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Fibre optics research in Hong Kong – applications and prospects


Fibre optics research in Hong Kong – applications and prospects



Prof. Charles Kao, ‘Father of Fibre Optics’, has become the first Hong Kong scientist to be awarded the Nobel Prize in Physics. More than 40 years ago, he put forward his revolutionary idea about fibre-optic communications, which has shaped the foundations of today’s networked societies. Apart from thrilling the Hong Kong community, the news also leads us to explore the recent development of fibre optics research in Hong Kong.

In this issue, Prof. Alex Wai, Dean of the Faculty of Engineering and Chair Professor in Optical Communications, shares his views on the topic. Prof. Wai, who has spent the past 28 years in optical fibre communications research, is one of the two fellows of the Optical Society of America in Hong Kong.

Q: What is the recent development of fibre optics research at PolyU?

Wai: The development of optical fibre communications has advanced quickly since Prof. Kao’s insight in using glass fibres for optical communications. PolyU’s Faculty of Engineering has recently set up a Specialty Optical Fibre Fabrication Laboratory in its Department of Electronic and Information Engineering (EIE) and Department of Electrical Engineering (EE) to support research work in optical fibre communications and other application areas.

Q: What is so special about the Laboratory?

Wai: The Laboratory houses an advanced fibre drawing tower, the only one of its kind in Hong Kong, which costs over US$2 million. The fibre drawing tower is capable of pulling the newest type of optical fibres called “micro-structured fibres”.

Q: What are the differences between conventional optical fibres and “micro-structured optical fibres”?

Wai: The conventional optical fibres that are used today have a solid core and cladding, while micro-structured optical fibres have air holes running along its length. Different arrangement and sizes of the air holes will result in optical fibres with different properties.

Q: In what areas could this cutting-edge fibre manufacturing technology be applied?

Wai: The technology can be used in communications and sensing applications.

Q: Could you cite an example to illustrate the novel use of fibre optics in communications?

Wai: Prof. Lu Chao of EIE and his colleagues are developing the next generation high capacity optical communication networks with Huawei Technologies, the leading communication equipment company in the world. The experimental network is capable of a transmission rate of 100 gigabits per second to a distance of more than 1,500 km.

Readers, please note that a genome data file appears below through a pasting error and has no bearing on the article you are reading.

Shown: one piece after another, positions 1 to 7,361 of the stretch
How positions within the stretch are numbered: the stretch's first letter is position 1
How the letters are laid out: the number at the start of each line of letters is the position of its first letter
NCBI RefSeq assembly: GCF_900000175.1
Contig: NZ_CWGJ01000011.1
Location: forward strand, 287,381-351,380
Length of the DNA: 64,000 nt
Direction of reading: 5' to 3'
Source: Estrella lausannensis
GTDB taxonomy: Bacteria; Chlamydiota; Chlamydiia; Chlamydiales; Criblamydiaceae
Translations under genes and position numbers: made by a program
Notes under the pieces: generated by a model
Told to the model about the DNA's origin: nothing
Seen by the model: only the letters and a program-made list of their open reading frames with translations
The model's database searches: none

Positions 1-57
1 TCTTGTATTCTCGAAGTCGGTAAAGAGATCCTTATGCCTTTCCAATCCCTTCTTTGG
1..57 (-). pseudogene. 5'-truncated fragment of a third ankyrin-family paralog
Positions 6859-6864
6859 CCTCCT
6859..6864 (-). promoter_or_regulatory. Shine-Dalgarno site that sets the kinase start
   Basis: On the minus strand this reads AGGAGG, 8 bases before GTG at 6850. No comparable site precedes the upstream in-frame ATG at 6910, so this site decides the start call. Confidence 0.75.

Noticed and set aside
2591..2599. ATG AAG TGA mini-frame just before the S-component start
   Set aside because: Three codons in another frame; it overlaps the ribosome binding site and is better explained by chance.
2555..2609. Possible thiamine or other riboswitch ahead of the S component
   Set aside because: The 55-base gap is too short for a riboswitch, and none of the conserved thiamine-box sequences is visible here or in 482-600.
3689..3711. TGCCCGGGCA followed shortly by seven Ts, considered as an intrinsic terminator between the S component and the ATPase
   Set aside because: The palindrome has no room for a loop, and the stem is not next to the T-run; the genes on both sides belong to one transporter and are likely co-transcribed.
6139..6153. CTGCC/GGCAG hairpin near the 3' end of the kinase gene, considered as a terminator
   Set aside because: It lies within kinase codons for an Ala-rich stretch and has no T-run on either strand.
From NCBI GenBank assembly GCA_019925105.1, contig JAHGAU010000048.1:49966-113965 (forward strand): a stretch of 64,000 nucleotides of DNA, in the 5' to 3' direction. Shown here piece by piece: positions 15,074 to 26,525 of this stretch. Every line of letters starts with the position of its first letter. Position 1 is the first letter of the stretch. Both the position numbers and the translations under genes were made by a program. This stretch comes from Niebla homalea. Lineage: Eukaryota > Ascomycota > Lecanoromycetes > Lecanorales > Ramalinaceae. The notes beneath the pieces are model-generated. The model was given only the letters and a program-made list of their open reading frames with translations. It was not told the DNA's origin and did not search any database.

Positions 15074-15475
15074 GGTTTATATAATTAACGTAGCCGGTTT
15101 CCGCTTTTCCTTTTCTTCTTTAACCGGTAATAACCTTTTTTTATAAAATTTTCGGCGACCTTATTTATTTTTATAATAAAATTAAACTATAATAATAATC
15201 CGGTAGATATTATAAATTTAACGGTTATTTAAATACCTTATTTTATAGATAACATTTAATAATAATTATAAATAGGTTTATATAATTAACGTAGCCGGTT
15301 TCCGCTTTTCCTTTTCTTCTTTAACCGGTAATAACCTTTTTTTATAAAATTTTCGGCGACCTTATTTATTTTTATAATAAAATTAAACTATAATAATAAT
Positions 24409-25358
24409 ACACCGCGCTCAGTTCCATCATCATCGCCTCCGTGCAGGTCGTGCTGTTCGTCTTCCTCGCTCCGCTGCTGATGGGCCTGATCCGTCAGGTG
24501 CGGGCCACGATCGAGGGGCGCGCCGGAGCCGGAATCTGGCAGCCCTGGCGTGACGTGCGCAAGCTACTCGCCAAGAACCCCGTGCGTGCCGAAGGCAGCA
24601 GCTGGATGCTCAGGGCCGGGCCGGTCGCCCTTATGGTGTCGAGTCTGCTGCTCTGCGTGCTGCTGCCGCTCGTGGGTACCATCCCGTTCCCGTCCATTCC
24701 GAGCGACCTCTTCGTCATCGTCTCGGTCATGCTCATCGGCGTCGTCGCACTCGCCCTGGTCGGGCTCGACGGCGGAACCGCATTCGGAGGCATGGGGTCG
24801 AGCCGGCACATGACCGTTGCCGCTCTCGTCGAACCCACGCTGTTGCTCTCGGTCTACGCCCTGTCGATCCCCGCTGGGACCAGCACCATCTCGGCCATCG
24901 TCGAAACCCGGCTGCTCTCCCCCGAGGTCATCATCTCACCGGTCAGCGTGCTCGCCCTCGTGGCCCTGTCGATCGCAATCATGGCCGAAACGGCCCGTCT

Q: Could you also give some examples about the use of fibre optics in sensing applications?

Wai: Prof. Tam Hwa-yaw of EE and his colleague Prof. Ho Siu-lau have been working closely with MTR to develop a novel “Fibre Optic Sensor System” for monitoring the train conditions and track activities. They also supported the installation of the system along the East Rail and West Rail, and later the Airport Express Line and the Light Rail.

The use of fibre optics has also been extended to the field of construction. Led by Dr Ni Yi-qing of the Department of Civil and Structural Engineering, the team has made use of fibre optics to monitor structural safety for mega-structures like high-rise buildings and long-span bridges. It is being used for the construction of Guangzhou New TV Tower – the highest TV Tower in the world.

Q: How do you think about the future development of fibre optical communications?

Wai: Mankind’s need to be connected with each other will continue to fuel the demand for faster communication networks. The core or backbone networks will rely on optical fiber technology in the foreseeable future. In the last three decades, the optical fiber transmission speed has increased almost a million times bringing forth the Information Age. I am confident that optical fiber communication researchers will rise up to the challenge and develop faster and better communication networks to bring the world even closer together. Details >>



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